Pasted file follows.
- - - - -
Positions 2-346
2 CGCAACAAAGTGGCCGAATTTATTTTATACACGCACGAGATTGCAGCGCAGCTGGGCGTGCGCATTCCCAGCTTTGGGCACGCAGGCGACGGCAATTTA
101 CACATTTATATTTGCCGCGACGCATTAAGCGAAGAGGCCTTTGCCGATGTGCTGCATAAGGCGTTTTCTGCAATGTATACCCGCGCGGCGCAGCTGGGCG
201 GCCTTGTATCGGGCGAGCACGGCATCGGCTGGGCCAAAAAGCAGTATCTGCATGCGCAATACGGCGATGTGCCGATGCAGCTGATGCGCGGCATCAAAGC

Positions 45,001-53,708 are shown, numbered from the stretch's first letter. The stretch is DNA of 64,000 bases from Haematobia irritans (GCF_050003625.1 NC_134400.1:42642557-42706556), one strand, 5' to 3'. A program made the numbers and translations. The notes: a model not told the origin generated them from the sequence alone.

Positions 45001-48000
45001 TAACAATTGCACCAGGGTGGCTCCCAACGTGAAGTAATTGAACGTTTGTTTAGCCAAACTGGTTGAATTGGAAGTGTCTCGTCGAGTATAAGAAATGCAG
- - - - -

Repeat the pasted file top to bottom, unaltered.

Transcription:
Positions 2-346
2 CGCAACAAAGTGGCCGAATTTATTTTATACACGCACGAGATTGCAGCGCAGCTGGGCGTGCGCATTCCCAGCTTTGGGCACGCAGGCGACGGCAATTTA
101 CACATTTATATTTGCCGCGACGCATTAAGCGAAGAGGCCTTTGCCGATGTGCTGCATAAGGCGTTTTCTGCAATGTATACCCGCGCGGCGCAGCTGGGCG
201 GCCTTGTATCGGGCGAGCACGGCATCGGCTGGGCCAAAAAGCAGTATCTGCATGCGCAATACGGCGATGTGCCGATGCAGCTGATGCGCGGCATCAAAGC

Positions 45,001-53,708 are shown, numbered from the stretch's first letter. The stretch is DNA of 64,000 bases from Haematobia irritans (GCF_050003625.1 NC_134400.1:42642557-42706556), one strand, 5' to 3'. A program made the numbers and translations. The notes: a model not told the origin generated them from the sequence alone.

Positions 45001-48000
45001 TAACAATTGCACCAGGGTGGCTCCCAACGTGAAGTAATTGAACGTTTGTTTAGCCAAACTGGTTGAATTGGAAGTGTCTCGTCGAGTATAAGAAATGCAG